Private John M. Hammond of the 44th New York Infantry (Ellsworth’s Avengers) Writes on a Piece of Captured Confederate Patriotic Stationery – Yorktown, Va. May 18, 1862 & Mentions the LAND MINES THE CONFEDERATES HAVE BURIED IN THE GROUND! – He Would be Killed 2 Months Later
This 4-page letter on 5 x 6 ½ inch stationery has the engraving of an 11-star Confederate flag at the top with “Confederate States of America” and a 6-line patriotic verse, “Bright Banner of Freedom”. The letter is written in nice dark ink and is headed, “Yorktown May 12th, 1862”. It comes with its original stamped envelope. John M. Hammond enlisted on August 19th, 1861 at the age of 19. After routine camp duties in the remainder of 1861, the 44th New York left for Yorktown, Virginia and arrived on April 1st. At the time this letter was written, they were garrisoned at Fort Magruder. It was at Yorktown that the Confederates first employed deadly land mines… and this letter mentions them! Here is the content:
- Yorktown May 12th, 1862. Friend George Square, I reckon as how you would like to hear from me about now and circumstances permitting, you shall.
- I AM SECESH AT PRESENT AND SHALL BE AS LONG AS MY PAPER HOLDS OUT.
- The 44th Regt. is garrisoned in Yorktown at present but probably will not stay here much longer. Yorktown is not much of a place. The buildings are all very old. I should not think there had been any built since the Revolution. They have destroyed about half that were here which makes the place look desolate enough in keeping with the whole of the Southern territory.
- We found lots of flour, sugar, sultries, salt, etc. here in the store houses which we appropriate to our own use, and you can imagine that we know how to improve it from what I have written of our past fare.
- WE ALSO FOUND A LITTLE TRINKET BURIED IN THE GROUND THAT WAS NOT SO AGREEABLE AS WARM PANCAKES. YOU HAVE PROBABLY SEEN AN ACCOUNT OF THEM IN THE PAPERS. THERE HAS NOT BEEN ANY OF OUR REGIMENT BEEN HURT BY THEM, AND I GUESS WE HAVE THEM ALL DUG UP NOW.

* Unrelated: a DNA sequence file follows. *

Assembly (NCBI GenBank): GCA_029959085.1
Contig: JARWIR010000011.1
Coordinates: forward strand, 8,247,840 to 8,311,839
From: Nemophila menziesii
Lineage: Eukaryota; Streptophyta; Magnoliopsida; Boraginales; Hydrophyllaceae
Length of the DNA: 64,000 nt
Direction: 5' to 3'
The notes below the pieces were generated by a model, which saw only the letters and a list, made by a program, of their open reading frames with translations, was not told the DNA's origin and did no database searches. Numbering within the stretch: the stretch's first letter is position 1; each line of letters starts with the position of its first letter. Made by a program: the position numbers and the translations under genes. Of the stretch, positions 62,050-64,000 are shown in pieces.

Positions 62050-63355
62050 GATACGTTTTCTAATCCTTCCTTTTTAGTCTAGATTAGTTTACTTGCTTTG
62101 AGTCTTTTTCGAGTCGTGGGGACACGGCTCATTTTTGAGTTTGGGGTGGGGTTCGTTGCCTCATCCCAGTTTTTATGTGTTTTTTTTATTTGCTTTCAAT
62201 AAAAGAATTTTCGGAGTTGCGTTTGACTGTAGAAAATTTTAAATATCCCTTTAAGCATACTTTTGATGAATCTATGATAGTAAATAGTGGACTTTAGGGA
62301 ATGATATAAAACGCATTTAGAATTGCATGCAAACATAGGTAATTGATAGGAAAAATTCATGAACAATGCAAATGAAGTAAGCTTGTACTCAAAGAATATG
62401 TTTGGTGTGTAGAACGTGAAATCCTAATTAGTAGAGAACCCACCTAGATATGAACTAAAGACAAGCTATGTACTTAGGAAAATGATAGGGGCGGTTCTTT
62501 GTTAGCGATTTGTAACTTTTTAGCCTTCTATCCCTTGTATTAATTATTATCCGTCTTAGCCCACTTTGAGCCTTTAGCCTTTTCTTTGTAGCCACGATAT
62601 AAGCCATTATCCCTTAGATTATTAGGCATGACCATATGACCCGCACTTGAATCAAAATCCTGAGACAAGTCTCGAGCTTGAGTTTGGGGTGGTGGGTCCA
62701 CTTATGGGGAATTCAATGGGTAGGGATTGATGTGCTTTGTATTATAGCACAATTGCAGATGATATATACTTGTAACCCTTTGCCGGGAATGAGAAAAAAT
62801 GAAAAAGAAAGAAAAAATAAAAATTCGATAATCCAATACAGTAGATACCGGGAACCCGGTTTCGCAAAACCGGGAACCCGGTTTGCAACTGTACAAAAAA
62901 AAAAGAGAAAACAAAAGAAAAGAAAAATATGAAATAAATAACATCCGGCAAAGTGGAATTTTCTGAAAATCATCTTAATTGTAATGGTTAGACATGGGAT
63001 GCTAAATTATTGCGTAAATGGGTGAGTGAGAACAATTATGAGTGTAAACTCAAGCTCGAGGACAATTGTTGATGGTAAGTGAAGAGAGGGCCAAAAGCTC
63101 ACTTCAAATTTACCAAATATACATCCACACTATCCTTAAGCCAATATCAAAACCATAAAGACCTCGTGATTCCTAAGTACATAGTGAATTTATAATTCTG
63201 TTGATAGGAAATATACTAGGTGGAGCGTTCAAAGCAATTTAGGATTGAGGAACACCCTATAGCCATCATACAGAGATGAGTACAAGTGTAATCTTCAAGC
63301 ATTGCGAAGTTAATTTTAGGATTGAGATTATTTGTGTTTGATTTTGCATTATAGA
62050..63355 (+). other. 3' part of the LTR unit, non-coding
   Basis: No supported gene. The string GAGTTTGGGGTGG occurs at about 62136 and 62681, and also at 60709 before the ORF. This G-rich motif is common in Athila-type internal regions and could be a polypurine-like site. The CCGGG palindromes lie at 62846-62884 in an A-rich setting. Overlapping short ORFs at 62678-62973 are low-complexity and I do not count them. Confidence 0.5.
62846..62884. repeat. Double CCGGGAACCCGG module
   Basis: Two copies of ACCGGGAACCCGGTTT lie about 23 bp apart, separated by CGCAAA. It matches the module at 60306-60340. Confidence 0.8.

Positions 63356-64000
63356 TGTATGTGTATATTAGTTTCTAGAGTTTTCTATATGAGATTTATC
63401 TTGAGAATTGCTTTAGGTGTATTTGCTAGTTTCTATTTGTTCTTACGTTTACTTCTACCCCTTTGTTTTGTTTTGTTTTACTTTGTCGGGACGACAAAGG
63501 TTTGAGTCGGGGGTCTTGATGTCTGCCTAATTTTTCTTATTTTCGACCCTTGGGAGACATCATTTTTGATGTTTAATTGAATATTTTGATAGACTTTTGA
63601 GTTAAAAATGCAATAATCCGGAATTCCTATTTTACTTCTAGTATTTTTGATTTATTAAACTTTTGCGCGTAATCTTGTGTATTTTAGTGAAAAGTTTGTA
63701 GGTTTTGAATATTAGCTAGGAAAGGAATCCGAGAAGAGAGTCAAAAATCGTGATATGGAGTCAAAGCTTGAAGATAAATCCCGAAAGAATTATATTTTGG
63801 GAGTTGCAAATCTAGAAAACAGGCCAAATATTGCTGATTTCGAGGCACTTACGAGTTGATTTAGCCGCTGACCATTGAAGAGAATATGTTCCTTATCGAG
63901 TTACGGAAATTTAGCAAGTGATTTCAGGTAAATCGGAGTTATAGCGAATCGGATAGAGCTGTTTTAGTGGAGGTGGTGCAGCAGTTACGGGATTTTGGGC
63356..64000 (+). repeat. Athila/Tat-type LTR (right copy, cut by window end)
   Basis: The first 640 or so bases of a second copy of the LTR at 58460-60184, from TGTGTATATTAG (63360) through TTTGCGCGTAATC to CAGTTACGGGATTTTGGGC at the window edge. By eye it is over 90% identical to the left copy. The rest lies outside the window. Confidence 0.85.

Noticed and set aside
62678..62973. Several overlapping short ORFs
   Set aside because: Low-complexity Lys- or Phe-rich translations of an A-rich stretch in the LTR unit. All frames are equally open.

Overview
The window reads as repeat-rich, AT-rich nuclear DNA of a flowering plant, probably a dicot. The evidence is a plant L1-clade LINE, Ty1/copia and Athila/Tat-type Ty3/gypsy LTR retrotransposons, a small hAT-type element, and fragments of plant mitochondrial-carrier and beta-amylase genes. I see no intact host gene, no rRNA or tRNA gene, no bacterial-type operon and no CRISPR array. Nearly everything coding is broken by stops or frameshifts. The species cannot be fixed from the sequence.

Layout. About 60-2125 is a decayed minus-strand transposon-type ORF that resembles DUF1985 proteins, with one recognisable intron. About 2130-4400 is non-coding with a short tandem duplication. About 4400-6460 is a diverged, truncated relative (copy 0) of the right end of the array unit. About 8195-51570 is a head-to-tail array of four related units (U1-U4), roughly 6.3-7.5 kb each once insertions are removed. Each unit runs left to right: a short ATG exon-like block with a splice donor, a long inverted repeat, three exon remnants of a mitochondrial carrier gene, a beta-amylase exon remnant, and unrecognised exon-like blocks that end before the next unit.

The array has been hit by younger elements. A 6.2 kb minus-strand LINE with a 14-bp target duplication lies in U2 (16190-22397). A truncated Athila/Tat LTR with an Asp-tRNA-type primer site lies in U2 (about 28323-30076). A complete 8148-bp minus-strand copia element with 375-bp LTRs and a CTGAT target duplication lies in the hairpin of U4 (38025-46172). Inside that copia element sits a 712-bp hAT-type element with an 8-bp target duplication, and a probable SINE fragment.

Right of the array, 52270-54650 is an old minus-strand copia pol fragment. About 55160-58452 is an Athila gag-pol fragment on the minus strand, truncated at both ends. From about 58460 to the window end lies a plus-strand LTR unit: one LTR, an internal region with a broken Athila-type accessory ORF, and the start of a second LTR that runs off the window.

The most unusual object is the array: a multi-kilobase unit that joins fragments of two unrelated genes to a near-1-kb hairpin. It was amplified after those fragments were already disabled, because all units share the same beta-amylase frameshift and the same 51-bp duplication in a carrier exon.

- The weather is uncomfortably warm here, but it is made endurable by the breeze which comes up the river. Trees are all leaved out, and grass where it has not been tramped down is knee deep.
- We are having things lovely here, only two of us in a large wall tent that formerly held a dozen, and then we have good beds and tables, chairs, etc.
- I have been about half sick along back but am well again today and able to do duty, and have got to go on guard at 9 o’clock. It is half past 8 now, so I have not much time to spare in writing.
- Tell Charlie Daniels if he has got back to Whitbeck’s that I am expecting a letter from him and have been for the last six months. The same with Sam Farman. Give my best wishes to all your people. Answer soon. Hoping this will find you well and kicking. I remain your humble servant & friend, J. M. Hammond
The letter is in fine condition and a great one for display of captured stationery… perhaps also put a picture of one of the Confederate land mines with it.
#L5-18-1862NY – Price $695